Weekly Anamnesis #10


I didn’t belong at that school, but it was the only one within driving distance from where we lived that was hiring that year, and my husband had recruited my family to make me promise I would not return for more abuse at the autism center.

With the exception of the principal, also new to that school, everyone was related to someone else. Not only did I not fit in by lack of my family relations, but I was the biggest culture shock for the staff, students, and families. I wasn’t just from outside of the county, but outside the country! I didn’t hunt and fish for fun, I went to museums and operas! I didn’t know a single turkey call, but I spoke French.

With all the ferver and idealism of a new teacher I set out to do my best to inspire my students and broaden their horizons, even my remedial English class.

After all these years, and despite all the tears I shed over them, I still think about that class: I wonder how many of them will be contributing members of society, how many will further their education, and how many will get out of the county. I also wonder how many will start families before finishing high school and how many of them will injure themselves in a hunting accident, or a bar fight. And I miss them.

“I don’t need to edit it, it’s fine the way it is. It’s as good as my Dad writes and he’s just fine. I’m not going to be some stupid pencil pusher, anyway.”

That class was my biggest trial. They weren’t interested in reading, they didn’t care to write, getting them to class was demanding and keeping them in class was my main goal most days. I began each class with silent reading and at the beginning allowed them to read whatever they chose, so long as they each read their own thing, and with the understanding that by the end of the year I wanted them reading books.

“Hey,” I said,ย “I have that Cabela’s catalogue at home! It’s a fun book. But you boys can’t share, you each need to be reading your own thing.”

I kept my cool but secretly my insides were dancing. We finally had a connection! Was this the remedy to our culture shock? A bridge? A stepping stone?

They must have felt the same thing. The two followed me to my desk and proceeded to explain to me which guns and bows were illegal in Virginia; they knew I was new and didn’t want to see me get myself into trouble. It was so sweet. And for a brief moment, there was no cultural barrier between us.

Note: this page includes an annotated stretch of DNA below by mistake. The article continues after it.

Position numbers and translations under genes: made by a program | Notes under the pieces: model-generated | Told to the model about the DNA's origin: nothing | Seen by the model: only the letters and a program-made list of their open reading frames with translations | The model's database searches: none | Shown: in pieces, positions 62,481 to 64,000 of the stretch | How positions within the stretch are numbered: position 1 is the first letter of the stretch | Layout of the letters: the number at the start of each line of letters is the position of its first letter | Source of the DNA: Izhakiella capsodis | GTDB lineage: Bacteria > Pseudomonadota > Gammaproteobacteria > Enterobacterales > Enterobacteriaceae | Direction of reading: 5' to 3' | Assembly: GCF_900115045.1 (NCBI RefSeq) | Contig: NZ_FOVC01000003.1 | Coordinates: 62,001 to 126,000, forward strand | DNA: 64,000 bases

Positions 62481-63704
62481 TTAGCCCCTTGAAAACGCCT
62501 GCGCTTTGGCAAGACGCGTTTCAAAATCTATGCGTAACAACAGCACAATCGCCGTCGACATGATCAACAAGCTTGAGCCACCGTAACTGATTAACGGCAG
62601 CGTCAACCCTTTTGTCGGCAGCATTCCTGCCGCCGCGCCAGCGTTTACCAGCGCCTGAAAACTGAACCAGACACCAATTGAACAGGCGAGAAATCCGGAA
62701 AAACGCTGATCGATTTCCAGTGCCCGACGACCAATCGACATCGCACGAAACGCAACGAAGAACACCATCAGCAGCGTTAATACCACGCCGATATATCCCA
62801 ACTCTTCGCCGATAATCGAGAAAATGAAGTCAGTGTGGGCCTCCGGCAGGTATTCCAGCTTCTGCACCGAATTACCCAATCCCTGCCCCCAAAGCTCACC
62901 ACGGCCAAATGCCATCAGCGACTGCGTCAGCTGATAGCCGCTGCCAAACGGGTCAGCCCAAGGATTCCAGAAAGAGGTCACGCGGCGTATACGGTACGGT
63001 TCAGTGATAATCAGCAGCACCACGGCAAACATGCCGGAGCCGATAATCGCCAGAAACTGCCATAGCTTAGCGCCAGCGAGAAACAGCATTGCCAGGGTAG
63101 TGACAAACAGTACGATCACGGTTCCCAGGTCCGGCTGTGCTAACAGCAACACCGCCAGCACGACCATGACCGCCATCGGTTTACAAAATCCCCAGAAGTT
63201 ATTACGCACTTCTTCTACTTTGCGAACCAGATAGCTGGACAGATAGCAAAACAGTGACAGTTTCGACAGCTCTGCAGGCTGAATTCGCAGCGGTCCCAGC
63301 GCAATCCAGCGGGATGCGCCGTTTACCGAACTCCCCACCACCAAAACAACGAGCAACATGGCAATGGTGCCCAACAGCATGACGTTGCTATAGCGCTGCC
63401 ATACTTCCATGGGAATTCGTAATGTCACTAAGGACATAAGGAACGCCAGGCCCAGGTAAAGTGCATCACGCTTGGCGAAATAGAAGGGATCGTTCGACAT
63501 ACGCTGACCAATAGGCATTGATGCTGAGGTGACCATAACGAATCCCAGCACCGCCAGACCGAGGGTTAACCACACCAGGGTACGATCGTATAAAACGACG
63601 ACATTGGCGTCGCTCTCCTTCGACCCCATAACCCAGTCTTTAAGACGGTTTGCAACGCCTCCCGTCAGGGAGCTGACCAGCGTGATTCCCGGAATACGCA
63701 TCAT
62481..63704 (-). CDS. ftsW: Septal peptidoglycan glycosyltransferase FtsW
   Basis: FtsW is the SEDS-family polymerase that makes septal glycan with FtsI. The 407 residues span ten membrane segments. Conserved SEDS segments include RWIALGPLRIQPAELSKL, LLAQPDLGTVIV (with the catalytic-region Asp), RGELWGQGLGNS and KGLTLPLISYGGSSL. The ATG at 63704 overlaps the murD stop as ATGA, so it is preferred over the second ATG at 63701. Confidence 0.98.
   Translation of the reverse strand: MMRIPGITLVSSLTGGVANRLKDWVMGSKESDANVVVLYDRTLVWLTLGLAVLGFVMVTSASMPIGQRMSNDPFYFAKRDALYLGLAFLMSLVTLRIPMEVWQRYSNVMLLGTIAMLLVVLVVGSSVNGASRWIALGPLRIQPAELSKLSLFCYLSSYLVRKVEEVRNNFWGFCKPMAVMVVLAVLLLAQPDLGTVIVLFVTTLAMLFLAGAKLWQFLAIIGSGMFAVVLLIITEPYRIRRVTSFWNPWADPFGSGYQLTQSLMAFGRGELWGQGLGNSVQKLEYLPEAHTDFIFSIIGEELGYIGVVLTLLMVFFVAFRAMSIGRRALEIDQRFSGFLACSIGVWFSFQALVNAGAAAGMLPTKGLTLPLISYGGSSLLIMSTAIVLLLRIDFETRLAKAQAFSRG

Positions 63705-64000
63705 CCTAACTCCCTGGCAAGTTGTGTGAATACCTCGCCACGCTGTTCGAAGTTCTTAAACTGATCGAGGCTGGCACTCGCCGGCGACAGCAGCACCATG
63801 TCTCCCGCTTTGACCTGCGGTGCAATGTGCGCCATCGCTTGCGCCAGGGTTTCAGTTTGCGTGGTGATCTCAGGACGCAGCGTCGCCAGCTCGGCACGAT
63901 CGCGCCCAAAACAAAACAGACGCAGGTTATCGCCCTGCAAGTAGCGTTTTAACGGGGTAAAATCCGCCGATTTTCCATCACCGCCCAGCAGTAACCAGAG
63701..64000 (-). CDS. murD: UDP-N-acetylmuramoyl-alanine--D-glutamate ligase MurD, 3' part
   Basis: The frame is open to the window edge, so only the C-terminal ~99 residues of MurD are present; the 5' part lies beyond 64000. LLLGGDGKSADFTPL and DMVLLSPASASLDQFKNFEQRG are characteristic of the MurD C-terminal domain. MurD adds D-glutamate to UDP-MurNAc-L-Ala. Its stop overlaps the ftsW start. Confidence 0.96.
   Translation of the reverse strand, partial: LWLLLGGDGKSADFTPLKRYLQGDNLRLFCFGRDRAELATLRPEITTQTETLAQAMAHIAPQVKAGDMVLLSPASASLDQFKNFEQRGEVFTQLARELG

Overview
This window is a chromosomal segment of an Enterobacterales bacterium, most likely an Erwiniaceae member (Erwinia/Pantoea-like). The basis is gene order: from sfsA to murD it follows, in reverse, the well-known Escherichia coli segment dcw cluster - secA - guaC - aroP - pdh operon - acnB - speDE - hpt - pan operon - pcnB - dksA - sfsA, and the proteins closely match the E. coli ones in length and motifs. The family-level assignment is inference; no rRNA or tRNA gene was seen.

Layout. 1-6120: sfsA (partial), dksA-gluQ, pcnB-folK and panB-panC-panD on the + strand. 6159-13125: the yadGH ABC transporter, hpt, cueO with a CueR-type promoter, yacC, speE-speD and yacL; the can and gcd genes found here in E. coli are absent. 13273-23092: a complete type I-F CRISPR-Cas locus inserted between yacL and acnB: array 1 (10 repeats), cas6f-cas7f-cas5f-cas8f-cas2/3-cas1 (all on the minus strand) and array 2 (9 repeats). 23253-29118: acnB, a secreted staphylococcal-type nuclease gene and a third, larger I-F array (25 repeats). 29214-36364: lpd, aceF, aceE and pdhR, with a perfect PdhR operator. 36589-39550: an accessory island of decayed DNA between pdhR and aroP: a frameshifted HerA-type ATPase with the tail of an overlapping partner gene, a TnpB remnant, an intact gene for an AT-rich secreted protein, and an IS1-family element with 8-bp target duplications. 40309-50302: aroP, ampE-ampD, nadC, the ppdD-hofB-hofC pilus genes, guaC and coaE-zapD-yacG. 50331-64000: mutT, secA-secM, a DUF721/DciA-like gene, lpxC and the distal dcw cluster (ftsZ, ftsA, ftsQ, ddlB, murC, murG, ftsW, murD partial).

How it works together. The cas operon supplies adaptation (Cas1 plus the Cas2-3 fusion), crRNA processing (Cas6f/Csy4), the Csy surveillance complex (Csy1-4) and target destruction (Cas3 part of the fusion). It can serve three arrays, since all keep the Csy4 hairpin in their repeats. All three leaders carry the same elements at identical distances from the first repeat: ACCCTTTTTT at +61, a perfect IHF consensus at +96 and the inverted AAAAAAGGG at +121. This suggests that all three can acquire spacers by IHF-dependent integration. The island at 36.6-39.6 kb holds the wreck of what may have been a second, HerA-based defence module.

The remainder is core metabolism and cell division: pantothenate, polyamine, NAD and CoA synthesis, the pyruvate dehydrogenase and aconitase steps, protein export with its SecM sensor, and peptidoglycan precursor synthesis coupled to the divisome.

Brought to you by Weekly Anamnesis.

9 thoughts on “Weekly Anamnesis #10

  1. This was sweet. ๐Ÿ™‚
    I admire people like you who are able to do that–even with a few tears. ๐Ÿ˜‰ I’m going into university teaching because I don’t know if I have the kind of patience and compassion that your job deserved. So admirable!

  2. The first thing that came to my mind with the word remedy was “remedial”. I still don’t know what I will write for this week, but you have written so well about your experience. What age were the kids?

  3. That was fabulous. I dreamed since childhood of being a teacher, I am, but in a different way than I ever expected. Some times I feel a little sad I never went all the way in getting my degree and teaching, especially when I read stories like these. ๐Ÿ™‚

  4. I remember reading the emails you would write during this period of time. You were always so frustrated. I’m so glad you were able to make some sort of connection with those kids.

  5. you know, you probably left a greater impact on them, than you would have a school that fit you more. that’s not me saying you wouldn’t have left an impact there too, but when you change because something in your world is different, it’s a lot more profound than changing when your world is not so different.

    broader chasms. farther jumps. more memorable landings.

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